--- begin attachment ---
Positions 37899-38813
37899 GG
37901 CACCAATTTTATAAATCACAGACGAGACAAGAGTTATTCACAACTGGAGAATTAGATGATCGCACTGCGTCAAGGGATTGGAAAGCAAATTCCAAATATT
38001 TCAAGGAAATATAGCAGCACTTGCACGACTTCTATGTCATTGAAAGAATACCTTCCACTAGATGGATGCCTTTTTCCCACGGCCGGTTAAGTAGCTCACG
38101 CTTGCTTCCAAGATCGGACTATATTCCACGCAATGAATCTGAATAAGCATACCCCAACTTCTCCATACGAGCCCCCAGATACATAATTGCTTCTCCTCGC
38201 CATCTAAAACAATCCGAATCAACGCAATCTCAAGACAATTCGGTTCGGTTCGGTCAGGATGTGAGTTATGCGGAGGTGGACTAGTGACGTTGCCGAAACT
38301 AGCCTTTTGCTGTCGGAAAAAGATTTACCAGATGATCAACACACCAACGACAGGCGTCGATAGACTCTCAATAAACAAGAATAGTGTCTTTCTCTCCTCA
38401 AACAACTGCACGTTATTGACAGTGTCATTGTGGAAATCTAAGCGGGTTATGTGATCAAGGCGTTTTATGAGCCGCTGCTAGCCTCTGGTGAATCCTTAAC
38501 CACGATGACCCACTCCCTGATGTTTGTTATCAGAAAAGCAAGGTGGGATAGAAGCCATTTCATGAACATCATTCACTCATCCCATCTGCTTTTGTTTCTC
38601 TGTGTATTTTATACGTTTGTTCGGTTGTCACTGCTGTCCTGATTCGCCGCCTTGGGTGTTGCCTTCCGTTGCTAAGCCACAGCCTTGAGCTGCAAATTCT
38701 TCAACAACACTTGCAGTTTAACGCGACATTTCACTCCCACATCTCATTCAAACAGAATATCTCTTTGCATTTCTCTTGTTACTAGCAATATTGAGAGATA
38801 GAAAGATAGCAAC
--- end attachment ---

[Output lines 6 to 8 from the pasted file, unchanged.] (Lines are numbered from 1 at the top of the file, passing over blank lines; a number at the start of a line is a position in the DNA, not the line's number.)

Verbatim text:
38201 CATCTAAAACAATCCGAATCAACGCAATCTCAAGACAATTCGGTTCGGTTCGGTCAGGATGTGAGTTATGCGGAGGTGGACTAGTGACGTTGCCGAAACT
38301 AGCCTTTTGCTGTCGGAAAAAGATTTACCAGATGATCAACACACCAACGACAGGCGTCGATAGACTCTCAATAAACAAGAATAGTGTCTTTCTCTCCTCA
38401 AACAACTGCACGTTATTGACAGTGTCATTGTGGAAATCTAAGCGGGTTATGTGATCAAGGCGTTTTATGAGCCGCTGCTAGCCTCTGGTGAATCCTTAAC